Find a Frog in February, Mary River Catchment Coordinating Committee, citizen science programme, Sunshine Coast Hinterland, Noosa, Gympie, Fraser Coast Council, Maleny, Hervey Bay, Conondale, Kilkivan, Peregian, Burrum Heads, Fraser Island, ecosystems, Giant Barred frog, Cascade Treefrog, Tusked frog, Coastal group of Wallum Froglet, Wallum Rocketfrog,Wallum Sedgefrog,Cooloola Sedgefrog, Green-thighed frog, vulnerable, rare and endangered frogs
I'm afraid my knowledge of local frogs is very limited, but this is another cutie ...


🐸 Cascade Treefrog | Vulnerable

The Cascade Treefrog is a small frog with a very variable colouration that can change seasonally. The Cascade Treefrog's colouration can range from green to various combinations of green and brown to dark brown, with or without black spots or darkly marbled and blotched. The Cascade Treefrog has a white or cream belly with toes that have extensive webbing.

🍂 Places to look:

Cascade Treefrogs inhabit streams in rainforests and can be located under logs, rocks, rotting leaf litter and moist soil cavities adjacent to the water edge during the day.

Find a Frog in February, Mary River Catchment Coordinating Committee, citizen science programme, Sunshine Coast Hinterland, Noosa, Gympie, Fraser Coast Council, Maleny, Hervey Bay, Conondale, Kilkivan, Peregian, Burrum Heads, Fraser Island, ecosystems, Giant Barred frog, Cascade Treefrog, Tusked frog, Coastal group of Wallum Froglet, Wallum Rocketfrog,Wallum Sedgefrog,Cooloola Sedgefrog, Green-thighed frog, vulnerable, rare and endangered frogs
Peek-a-ribbett


🐸 Tusked Frog | Vulnerable

The Tusked frog is a medium-sized species of frog that gets its name from the very large pair of teeth in its lower jaw. It has a dark brown or dark grey back, with a butterfly-shaped marking between the eyes. The Tusked frog's call is a single 'tok' or 'cluck' repeated several times a minute.

🍂 Places to look:

The Tusked frog is difficult to find as it hides in vegetation and logs next to puddles, streams and ditches. According to the Mary River Catchment Coordinating Committee, the Tusked frog appears to be in many places in many habitats.

🐸 Coastal group of Wallum Froglet, Wallum Rocketfrog, Wallum Sedgefrog and Cooloola Sedgefrog | All Threatened

Find a Frog in February, Mary River Catchment Coordinating Committee, citizen science programme, Sunshine Coast Hinterland, Noosa, Gympie, Fraser Coast Council, Maleny, Hervey Bay, Conondale, Kilkivan, Peregian, Burrum Heads, Fraser Island, ecosystems, Giant Barred frog, Cascade Treefrog, Tusked frog, Coastal group of Wallum Froglet, Wallum Rocketfrog,Wallum Sedgefrog,Cooloola Sedgefrog, Green-thighed frog, vulnerable, rare and endangered frogs
Camouflaging is excellent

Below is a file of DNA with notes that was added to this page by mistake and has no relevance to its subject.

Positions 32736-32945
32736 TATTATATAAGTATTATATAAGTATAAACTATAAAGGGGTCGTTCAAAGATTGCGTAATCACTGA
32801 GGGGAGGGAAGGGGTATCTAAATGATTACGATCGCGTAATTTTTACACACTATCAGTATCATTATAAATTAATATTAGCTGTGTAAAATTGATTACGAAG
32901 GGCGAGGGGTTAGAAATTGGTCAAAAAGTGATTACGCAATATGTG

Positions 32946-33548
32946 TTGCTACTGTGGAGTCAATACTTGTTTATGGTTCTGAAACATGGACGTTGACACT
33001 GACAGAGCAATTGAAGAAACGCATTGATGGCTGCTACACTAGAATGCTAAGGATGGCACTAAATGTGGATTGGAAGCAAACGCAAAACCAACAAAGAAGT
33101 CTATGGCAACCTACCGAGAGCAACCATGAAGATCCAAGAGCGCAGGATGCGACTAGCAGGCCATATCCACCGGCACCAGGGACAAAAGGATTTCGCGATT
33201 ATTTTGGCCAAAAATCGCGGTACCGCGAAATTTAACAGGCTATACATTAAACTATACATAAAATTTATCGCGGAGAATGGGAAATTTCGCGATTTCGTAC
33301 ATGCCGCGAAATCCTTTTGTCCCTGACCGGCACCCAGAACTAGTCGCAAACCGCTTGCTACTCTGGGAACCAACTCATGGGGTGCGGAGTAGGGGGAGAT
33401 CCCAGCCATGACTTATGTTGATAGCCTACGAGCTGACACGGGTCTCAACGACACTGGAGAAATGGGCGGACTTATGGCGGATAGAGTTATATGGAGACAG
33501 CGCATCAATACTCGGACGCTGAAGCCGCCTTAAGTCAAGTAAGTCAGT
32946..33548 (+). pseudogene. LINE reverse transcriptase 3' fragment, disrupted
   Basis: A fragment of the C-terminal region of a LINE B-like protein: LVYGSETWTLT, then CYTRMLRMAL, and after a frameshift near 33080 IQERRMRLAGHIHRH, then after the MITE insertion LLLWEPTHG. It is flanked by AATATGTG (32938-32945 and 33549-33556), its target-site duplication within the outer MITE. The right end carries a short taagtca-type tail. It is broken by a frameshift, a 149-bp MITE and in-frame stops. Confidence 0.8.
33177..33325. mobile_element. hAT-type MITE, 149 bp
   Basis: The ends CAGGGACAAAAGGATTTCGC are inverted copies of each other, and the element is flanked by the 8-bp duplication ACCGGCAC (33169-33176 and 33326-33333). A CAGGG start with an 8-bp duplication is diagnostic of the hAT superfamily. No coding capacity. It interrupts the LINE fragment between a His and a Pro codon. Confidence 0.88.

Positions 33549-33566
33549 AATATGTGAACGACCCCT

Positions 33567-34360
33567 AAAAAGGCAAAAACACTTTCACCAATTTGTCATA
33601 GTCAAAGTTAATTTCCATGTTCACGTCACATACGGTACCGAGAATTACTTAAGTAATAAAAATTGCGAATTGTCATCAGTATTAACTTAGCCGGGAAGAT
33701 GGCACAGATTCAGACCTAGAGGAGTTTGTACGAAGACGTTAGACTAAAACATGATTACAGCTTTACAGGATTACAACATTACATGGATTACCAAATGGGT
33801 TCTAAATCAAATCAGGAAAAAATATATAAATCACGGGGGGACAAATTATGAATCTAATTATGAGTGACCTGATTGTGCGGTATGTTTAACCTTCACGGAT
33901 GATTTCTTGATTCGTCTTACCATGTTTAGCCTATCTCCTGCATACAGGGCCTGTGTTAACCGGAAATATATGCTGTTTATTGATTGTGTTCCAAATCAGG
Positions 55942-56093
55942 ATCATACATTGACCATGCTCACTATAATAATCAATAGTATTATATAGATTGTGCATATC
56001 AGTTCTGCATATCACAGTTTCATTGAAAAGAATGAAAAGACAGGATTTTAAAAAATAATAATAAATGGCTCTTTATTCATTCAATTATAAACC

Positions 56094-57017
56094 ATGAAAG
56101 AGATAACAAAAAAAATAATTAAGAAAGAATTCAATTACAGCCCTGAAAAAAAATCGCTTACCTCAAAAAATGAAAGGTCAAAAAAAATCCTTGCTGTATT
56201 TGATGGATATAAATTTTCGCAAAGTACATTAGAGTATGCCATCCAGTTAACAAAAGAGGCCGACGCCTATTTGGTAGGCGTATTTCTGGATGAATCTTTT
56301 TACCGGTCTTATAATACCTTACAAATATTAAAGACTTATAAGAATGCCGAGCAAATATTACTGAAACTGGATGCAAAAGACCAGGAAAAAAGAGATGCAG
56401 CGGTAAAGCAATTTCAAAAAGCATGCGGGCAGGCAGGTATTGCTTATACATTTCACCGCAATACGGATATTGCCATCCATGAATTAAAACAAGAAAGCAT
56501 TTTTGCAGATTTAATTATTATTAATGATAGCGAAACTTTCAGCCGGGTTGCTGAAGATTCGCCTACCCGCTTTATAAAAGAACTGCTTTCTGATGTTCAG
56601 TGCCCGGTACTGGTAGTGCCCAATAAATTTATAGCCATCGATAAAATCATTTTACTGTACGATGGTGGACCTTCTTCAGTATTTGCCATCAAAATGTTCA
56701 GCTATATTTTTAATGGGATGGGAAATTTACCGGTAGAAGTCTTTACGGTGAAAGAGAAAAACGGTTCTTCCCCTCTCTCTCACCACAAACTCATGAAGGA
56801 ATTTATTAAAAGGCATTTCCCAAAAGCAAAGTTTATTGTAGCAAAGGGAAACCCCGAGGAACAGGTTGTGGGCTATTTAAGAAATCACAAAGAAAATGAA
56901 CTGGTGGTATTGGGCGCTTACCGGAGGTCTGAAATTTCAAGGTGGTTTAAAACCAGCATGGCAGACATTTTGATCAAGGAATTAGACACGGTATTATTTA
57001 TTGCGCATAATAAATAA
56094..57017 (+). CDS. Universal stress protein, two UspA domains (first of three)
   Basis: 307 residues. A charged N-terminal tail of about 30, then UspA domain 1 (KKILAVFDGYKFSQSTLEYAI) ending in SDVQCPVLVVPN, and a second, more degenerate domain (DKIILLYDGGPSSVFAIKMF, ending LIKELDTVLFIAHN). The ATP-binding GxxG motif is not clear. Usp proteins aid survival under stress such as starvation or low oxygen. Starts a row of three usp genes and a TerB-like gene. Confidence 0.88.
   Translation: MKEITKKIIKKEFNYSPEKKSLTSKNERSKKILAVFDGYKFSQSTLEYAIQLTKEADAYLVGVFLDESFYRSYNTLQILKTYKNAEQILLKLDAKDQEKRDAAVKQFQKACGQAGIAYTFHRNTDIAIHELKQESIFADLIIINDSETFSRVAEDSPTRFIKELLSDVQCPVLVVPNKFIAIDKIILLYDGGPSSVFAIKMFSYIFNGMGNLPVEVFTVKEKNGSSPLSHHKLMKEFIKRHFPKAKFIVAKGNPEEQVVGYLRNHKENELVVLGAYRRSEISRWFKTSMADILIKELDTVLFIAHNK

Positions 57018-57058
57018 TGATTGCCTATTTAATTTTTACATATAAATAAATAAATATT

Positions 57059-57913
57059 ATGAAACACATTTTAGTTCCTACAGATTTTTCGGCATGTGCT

🐸 Green-thighed Frog | Rare

Green-thighed frogs are small frogs that get their name from the bright green or blue-green colour on their groins and back of the thighs.

🍂 Places to look:

Green-thighed frogs will be found after heavy rain, anywhere from upper catchment, west of the Mary from Gympie north; any coastal areas; Tinana catchment and Kin Kin Creek.

Here is some ribbeting information to help wannabe froggers

Get involved and find some fantastic ID'ing resources here at www.frogid.net.au;
Use Frog ID key at www.froggingaround.com, which will assist you with identification; and, last but not least
Join the Find a Frog in February Facebook group here to connect with other froggers.
For a com-pond-ium of useful information including 'Record Sheets'; and 'How to be a Frog Finder', please hop along to the Mary River Catchment Coordinating Committee website here.

Find a Frog in February, Mary River Catchment Coordinating Committee, citizen science programme, Sunshine Coast Hinterland, Noosa, Gympie, Fraser Coast Council, Maleny, Hervey Bay, Conondale, Kilkivan, Peregian, Burrum Heads, Fraser Island, ecosystems, Giant Barred frog, Cascade Treefrog, Tusked frog, Coastal group of Wallum Froglet, Wallum Rocketfrog,Wallum Sedgefrog,Cooloola Sedgefrog, Green-thighed frog, vulnerable, rare and endangered frogs
A quick summary of pertinent information


All records will be stored in the WildNet database of the Queensland Government, where they can be accessed by researchers, environmental planners and anybody else who is interested in frog business.

Can we de-pond on you to help save our frogs? Their very existence depends on you and me - we really need to make sure they stop croaking it! Don't fro-get to Find a Frog in February!

All images courtesy of Mary River Catchment Coordinating Committee Facebook
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Why? To help save our frogs that are very important components of ecosystems
When: For the month of February
Phone: Call (07) 5482-4766
Where: Sunshine Coast Hinterland, Noosa, Gympie, Fraser Coast Regions
Cost: FREE Event